Staples needs strong response to COVID-19 cases already present in schools


Photo by Toby Goldfarb '23

Weston schools shut down for deep cleaning after positive COVID-19 cases arise.

Although it seems like doors just opened yesterday, several schools across the county have already reported cases of COVID-19 among their students and staff members. Westport, Weston and Norwalk have all officially released knowledge of cases in the past two weeks alone. However, it is difficult to neglect the likelihood that these cases could have been prevented with more efficient protocols and more emphasis on social distancing off of school property.

Granted that some may consider it premature, Staples High School should have even more specific arrangements on deck in case of emergency. Though this may seem frightening to some, COVID-19 is almost unavoidable if handled improperly. Thus, the question arises — how can Staples correctly handle COVID-19 cases?

Some [students] may brush off a cough or a sore throat, when in reality, situations like these can deteriorate into something much more serious.

One measure Staples could take is to adopt a precaution implemented at Norwalk High School — a health screening that all students and administrators take before entering the building. A screening like this could be beneficial for Staples students and administrators because it provides another barrier between healthy students and those exhibiting symptoms. Some may brush off a cough or a sore throat, when in reality, situations like these can deteriorate into something much more serious.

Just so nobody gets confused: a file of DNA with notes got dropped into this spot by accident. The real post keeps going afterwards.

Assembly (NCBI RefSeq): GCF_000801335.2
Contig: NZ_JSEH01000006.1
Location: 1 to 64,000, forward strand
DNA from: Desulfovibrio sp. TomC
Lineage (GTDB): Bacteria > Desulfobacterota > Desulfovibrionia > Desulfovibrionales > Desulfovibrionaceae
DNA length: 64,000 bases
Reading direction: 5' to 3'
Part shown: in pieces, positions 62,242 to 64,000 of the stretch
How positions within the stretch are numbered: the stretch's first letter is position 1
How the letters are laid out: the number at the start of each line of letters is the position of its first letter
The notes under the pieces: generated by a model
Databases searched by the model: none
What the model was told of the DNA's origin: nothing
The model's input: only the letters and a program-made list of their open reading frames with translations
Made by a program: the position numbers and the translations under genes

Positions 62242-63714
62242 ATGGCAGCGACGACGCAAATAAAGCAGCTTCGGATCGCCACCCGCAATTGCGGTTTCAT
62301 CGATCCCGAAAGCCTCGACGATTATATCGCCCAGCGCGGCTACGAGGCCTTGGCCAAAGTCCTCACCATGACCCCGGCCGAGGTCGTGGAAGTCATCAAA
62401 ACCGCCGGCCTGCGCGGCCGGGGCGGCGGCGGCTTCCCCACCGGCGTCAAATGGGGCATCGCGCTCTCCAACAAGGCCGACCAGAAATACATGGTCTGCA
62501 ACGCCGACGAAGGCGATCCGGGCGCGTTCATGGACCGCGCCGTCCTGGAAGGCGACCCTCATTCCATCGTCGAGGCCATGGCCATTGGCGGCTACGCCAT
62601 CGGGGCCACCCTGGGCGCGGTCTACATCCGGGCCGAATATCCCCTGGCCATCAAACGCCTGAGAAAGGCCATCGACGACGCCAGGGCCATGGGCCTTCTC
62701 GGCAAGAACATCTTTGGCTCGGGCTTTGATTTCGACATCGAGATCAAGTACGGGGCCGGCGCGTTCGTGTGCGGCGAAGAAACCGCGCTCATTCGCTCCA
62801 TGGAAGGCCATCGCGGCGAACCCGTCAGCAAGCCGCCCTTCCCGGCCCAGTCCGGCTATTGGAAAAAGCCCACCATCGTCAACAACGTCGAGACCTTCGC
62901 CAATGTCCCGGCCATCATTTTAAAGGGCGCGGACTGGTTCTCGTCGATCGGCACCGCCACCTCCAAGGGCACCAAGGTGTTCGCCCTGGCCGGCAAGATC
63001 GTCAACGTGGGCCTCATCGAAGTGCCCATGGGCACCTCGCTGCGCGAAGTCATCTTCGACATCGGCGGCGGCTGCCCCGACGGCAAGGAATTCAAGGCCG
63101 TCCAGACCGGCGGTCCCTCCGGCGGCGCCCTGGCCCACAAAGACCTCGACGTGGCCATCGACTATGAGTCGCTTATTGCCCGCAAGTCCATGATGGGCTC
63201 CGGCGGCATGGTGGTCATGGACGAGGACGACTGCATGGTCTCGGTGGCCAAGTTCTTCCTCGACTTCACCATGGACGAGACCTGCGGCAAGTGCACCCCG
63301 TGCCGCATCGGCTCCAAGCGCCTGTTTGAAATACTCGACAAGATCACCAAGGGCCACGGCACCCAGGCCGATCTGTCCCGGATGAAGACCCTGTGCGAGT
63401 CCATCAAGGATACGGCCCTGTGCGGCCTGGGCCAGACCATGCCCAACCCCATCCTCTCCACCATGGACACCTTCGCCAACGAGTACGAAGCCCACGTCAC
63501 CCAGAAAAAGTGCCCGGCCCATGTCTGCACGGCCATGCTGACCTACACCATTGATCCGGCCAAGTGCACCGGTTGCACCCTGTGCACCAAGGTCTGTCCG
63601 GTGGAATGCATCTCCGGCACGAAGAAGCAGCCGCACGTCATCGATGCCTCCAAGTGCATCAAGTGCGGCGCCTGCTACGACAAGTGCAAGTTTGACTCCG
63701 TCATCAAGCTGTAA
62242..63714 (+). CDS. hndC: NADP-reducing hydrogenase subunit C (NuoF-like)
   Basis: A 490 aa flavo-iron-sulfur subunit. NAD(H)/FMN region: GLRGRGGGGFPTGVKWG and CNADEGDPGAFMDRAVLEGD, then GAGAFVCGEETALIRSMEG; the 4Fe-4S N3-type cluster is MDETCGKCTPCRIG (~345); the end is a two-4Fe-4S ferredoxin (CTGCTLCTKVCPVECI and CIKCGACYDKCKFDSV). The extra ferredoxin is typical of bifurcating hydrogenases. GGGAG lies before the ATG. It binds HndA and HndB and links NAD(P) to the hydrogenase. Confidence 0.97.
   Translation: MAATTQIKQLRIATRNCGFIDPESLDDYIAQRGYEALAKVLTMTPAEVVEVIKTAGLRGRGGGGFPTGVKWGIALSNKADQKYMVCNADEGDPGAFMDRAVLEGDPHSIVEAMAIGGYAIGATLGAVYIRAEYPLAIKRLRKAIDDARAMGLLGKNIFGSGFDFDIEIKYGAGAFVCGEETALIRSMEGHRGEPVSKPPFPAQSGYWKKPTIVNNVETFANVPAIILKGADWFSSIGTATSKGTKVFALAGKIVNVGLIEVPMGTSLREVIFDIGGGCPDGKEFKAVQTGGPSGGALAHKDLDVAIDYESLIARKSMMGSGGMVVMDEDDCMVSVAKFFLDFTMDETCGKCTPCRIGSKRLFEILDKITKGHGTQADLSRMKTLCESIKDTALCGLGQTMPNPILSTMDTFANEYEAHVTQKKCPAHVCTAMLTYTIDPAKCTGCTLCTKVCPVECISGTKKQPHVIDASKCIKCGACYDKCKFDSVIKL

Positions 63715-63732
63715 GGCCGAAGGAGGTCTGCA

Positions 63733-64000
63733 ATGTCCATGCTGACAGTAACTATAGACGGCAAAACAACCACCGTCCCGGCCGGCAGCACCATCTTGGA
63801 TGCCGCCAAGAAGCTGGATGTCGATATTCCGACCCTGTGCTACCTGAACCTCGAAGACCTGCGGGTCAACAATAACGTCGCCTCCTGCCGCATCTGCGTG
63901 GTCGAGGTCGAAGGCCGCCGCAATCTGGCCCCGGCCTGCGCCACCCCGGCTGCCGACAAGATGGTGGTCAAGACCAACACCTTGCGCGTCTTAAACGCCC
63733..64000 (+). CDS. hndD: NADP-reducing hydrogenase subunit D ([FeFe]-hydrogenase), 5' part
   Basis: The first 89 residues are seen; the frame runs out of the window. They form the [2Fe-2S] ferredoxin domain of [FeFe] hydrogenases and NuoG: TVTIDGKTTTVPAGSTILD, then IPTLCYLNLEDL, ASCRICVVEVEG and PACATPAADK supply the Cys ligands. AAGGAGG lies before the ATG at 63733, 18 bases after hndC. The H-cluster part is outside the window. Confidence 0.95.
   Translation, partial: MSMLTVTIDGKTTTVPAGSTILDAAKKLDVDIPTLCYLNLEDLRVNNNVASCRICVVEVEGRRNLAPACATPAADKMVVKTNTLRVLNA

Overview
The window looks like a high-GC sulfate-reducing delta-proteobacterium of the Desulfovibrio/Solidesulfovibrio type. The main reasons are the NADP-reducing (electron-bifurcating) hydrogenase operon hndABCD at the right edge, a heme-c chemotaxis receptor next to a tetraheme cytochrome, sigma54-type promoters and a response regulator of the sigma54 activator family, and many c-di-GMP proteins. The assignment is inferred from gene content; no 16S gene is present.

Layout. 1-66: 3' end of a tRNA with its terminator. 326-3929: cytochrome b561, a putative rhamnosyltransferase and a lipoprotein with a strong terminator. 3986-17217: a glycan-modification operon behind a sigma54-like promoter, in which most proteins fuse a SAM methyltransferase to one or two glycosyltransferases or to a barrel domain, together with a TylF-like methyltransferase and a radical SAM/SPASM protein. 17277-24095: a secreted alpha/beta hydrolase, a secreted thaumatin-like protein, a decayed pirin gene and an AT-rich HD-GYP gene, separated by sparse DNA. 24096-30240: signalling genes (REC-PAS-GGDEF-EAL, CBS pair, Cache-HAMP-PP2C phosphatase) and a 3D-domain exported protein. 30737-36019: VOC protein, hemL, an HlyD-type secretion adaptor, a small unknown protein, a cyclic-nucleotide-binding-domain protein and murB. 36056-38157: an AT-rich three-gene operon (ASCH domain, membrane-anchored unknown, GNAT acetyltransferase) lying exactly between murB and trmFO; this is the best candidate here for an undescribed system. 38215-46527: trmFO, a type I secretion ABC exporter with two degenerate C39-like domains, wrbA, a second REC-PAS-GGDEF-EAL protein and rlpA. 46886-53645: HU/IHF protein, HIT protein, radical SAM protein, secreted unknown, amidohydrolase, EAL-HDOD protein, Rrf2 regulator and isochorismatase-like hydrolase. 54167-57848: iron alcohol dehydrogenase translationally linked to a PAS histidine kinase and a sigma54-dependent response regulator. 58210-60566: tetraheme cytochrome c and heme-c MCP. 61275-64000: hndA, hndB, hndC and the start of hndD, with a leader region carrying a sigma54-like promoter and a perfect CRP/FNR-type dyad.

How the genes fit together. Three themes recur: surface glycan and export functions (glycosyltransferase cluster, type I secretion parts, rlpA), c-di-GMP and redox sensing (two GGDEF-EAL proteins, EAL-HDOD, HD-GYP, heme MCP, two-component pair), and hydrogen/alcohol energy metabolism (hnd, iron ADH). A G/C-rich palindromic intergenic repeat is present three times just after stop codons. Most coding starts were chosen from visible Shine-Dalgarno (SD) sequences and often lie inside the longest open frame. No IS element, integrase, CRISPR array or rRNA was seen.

Nonetheless, schools are unable to restrict students’ lives outside of academics. Administrators cannot punish students for not abiding by social distancing when they leave the school, because it is outside of their jurisdiction; they can only take preventative measures in school and then deal with the repercussions when someone gets sick. 

With all of our current protocols, Staples is mostly on track to dodge COVID-19. Even so, students must abide by the honor code and wear masks when applicable and maintain social distance in school, as well as in their lives outside of school. 

Weston and Norwalk have both released knowledge of cases and, respectively, briefly switched to online school for cleaning and shut down programs such as Norwalk High School’s P-TECH. With this in consideration, it is hard not to examine the possibility that closure is in the near future for Westport Public Schools as well — even if just briefly. After all, there is only so much that one way hallways, masks, plexi-glass, wiping down tables and hand sanitizer can prevent.

With these unpromising advancements, the efficiency and effectiveness of the mitigation rules at Staples and Bedford need to be reevaluated, especially due to their large student body. Staples, in particular, should be facing this issue head on, and could work to reassure and inform its students as to how their protocols will work to keep us safe. 

It is imperative that Staples students continually maintain social distance to protect themselves from the virus and sustain personal responsibility in upholding these safety precautions.